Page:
awareness that the archaeologists cannot avoid the educational implications of their work.
There are two kinds of professionals concerned with the subject: professional
archaeologists engaged in educational activities and educators who work with
archaeological professionals and institutions. These professional archaeologists usually
are those who work in institutions with educational sectors and whose projects are
discussed with the educators specialized on archaeology. Several projects are worth
mentioning, in this context.

The Archaeological and Ethnographic
Museum, University of São Paulo

This museum has a well-established educational sector, whose origins could be traced to
the pioneering activities of Paulo Duarte and his commitment to heritage protection, from
the 1940s onwards. The educational sector co-operates with the exhibition and research
sectors, so that education is always taken into consideration. The exhibitions take into
account the use of the exhibition by several different publics, with a special attention
to pupils and students. Hands-on activities, guided visits and other practices are coupled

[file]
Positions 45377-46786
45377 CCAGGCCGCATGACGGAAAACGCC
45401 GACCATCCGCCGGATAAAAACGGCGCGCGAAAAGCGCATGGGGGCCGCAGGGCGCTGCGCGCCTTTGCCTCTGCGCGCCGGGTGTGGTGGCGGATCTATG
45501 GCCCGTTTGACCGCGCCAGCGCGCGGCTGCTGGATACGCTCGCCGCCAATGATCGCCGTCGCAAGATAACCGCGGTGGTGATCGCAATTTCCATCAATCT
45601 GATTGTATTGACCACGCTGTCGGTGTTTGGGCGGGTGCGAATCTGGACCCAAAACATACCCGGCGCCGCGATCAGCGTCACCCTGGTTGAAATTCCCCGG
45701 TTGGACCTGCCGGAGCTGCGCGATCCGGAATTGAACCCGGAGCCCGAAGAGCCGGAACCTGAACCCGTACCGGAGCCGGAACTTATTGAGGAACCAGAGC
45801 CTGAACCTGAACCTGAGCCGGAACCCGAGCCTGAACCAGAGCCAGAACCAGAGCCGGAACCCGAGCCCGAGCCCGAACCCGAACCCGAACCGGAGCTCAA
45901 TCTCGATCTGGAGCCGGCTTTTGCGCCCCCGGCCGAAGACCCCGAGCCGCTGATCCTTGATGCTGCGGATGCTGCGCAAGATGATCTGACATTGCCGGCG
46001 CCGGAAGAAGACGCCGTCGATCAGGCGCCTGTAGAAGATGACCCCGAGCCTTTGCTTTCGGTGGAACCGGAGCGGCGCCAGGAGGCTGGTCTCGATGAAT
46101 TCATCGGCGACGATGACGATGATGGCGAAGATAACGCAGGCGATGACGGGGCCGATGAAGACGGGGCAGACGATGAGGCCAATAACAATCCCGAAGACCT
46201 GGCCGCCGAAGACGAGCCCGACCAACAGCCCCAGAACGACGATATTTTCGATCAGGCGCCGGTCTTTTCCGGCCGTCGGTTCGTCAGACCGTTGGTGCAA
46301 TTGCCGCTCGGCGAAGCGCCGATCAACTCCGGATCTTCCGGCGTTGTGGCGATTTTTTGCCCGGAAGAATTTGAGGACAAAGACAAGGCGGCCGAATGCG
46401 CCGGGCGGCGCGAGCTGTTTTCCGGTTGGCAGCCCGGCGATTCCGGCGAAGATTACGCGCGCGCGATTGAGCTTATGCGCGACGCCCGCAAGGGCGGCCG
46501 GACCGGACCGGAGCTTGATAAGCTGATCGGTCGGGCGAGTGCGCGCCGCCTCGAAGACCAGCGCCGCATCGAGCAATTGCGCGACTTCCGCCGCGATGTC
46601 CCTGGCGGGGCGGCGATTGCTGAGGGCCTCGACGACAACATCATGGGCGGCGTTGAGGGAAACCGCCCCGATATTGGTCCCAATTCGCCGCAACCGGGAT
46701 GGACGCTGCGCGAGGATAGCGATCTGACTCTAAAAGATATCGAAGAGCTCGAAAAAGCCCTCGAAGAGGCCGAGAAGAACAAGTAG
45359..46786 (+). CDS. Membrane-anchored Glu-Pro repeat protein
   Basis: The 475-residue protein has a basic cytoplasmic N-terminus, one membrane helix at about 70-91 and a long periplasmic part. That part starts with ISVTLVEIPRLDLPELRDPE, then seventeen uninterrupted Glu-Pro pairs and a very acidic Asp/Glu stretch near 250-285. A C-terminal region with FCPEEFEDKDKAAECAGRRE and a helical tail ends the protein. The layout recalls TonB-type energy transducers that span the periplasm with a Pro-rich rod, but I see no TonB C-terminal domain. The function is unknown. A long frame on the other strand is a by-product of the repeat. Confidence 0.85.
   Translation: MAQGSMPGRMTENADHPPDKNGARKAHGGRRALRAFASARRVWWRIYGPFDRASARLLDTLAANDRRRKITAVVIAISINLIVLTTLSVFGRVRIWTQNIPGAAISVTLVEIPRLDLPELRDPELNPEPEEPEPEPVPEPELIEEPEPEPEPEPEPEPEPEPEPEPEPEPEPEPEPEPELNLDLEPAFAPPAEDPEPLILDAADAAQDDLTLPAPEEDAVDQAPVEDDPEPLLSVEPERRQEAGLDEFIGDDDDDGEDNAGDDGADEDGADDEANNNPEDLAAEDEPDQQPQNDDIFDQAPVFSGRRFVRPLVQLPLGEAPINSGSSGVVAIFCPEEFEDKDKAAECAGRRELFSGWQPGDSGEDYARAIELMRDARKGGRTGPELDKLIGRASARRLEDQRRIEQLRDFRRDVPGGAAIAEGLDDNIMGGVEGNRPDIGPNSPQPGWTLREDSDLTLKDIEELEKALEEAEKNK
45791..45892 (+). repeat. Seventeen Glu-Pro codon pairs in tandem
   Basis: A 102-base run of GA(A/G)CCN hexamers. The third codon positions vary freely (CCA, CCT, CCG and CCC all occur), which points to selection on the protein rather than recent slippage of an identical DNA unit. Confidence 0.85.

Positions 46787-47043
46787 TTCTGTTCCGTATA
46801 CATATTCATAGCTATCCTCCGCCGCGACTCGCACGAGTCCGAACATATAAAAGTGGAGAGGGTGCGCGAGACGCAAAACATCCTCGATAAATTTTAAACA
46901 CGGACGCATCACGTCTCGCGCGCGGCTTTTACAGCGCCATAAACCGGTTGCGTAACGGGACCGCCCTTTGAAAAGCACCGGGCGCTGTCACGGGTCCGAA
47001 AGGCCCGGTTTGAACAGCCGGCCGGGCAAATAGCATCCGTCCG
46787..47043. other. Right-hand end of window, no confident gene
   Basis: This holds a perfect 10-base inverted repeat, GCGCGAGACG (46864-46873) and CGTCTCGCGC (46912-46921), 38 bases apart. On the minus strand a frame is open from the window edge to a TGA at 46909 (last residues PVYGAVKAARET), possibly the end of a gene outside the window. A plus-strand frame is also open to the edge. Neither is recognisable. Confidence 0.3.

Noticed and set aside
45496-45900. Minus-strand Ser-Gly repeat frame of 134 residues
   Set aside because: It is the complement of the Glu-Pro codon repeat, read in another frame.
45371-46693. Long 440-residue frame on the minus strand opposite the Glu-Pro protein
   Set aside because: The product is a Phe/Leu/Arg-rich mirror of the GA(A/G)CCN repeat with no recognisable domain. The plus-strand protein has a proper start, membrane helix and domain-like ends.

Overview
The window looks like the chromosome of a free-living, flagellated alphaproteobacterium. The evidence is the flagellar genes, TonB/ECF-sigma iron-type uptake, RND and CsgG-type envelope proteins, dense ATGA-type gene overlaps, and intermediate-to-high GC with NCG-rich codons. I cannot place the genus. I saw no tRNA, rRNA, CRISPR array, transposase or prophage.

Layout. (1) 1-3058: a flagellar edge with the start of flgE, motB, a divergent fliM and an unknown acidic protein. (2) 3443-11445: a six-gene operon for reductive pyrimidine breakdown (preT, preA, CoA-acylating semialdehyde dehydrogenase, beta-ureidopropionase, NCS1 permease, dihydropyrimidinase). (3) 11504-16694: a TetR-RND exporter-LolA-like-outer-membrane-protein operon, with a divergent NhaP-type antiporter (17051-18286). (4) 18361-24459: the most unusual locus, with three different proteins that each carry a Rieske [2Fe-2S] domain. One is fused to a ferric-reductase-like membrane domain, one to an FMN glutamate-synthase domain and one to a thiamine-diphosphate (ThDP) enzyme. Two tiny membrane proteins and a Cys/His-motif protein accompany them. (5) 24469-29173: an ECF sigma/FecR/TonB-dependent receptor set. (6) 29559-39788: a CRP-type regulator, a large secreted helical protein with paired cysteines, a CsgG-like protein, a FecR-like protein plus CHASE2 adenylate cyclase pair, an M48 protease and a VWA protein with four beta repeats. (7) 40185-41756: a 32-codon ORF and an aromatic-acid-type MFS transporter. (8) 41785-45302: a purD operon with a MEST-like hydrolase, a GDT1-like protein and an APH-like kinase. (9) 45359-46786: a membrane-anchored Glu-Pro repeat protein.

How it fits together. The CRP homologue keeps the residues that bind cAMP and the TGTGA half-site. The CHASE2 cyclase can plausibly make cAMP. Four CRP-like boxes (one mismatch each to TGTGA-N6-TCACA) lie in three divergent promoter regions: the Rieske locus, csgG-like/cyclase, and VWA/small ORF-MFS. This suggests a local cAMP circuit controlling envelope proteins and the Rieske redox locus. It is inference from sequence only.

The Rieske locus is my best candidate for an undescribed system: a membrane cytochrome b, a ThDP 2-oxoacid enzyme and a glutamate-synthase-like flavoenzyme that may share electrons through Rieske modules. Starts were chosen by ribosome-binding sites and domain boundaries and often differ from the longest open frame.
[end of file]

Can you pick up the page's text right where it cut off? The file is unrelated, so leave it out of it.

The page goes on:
with the training of teachers and other professionals who work with material culture as a
way of learning. The archaeologists who work in this museum, nowadays the leading
archaeological institution in the country, are thus in close contact with the educational
implications of archaeology, although one must admit that sometimes there is still a lack
of understanding between educators and archaeologists.

One of the several archaeological projects carried out by the staff is a good example
of the educational implications of archaeological field word. The so-called Paranapanema
River Project, in the southwest of the state, has been carrying out not only traditional